Or it could be SB 3.4.15:
O my Lord, devotees who engage in the transcendental loving service of Your lotus feet have no difficulty in achieving anything within the realm of the four principles of religiosity, economic development, sense gratification and liberation. But, O great one, as far as I am concerned, I have preferred only to engage in the loving service of Your lotus feet.
It doesn’t fit with tattvavādīs’ translation on the surface but the sentiment is the same. This verse is spoken by Uddhava, btw.
Another problem, apart from locating the exact verse, is that I don’t seem to know where our argument for premā being higher than dharma-artha-kāma-mokṣa comes from. It’s easy to find in Caitanya Caritāmṛta, I guess, but Lord Caitanya is not an authority for tattvavādīs, I need something from at least Purāṇas. Śrīla Jīva Gosvāmī most certainly wrote about it somewhere in sandarbhas but I can’t find anything right now.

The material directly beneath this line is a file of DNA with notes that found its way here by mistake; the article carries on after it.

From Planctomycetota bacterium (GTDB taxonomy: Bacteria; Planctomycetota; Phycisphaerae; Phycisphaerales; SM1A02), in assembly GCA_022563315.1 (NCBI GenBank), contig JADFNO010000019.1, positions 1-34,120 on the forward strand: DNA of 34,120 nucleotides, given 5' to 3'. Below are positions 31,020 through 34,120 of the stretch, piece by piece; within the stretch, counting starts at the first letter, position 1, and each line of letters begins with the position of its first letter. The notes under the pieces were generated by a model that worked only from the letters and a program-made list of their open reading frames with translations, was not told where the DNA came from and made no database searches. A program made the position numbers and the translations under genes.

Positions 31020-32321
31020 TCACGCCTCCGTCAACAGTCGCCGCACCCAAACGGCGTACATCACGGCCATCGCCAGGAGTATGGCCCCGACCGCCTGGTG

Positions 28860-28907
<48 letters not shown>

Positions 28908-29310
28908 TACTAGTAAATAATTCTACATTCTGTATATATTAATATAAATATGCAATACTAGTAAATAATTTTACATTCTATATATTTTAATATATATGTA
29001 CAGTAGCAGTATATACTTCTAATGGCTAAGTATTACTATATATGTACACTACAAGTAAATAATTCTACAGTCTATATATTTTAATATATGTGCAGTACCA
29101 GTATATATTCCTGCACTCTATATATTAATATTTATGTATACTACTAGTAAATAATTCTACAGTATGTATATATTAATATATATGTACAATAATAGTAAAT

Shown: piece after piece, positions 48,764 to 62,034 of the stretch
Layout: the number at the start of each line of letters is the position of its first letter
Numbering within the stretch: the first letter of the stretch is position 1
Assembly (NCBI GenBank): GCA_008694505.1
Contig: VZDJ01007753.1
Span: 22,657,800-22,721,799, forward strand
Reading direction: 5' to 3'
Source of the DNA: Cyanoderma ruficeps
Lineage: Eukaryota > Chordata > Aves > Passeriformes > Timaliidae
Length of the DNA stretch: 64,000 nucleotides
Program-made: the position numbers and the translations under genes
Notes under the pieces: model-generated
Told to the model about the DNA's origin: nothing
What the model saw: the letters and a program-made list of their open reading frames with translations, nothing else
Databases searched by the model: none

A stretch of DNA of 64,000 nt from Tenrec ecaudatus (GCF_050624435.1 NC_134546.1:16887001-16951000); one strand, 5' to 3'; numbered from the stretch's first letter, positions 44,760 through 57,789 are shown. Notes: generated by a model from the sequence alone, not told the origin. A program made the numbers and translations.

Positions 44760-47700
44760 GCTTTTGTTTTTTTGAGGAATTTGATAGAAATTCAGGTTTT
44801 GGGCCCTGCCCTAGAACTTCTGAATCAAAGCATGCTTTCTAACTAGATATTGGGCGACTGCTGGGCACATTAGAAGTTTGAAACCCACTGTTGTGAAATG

In any case, the objection seems to be silly because even I was able to find two verses (quoted above) in support of the idea that dharma-artha-kāma-mokṣa are not of interest to devotees compared to their bhakti.
Now, let’s go back a paragraph in the “position paper” where they outline their own stand on the issue: “According to Tattvavâda, like all other schools of Vedânta, Moksha is the Supreme Purushârtha or objective of the Soul. The realization of one’s own nature of bliss for eternal enjoyment is by the grace of the Supreme Being. By His Aparoksha, the veils obscuring the Jîva’s own swarupa and that of the Supreme Being are removed. The intense love of the Supreme Being, called devotion, continues in Moxa as well. Since it is natural and is of the essential nature of the Jîva himself, it transforms itself into Bliss.”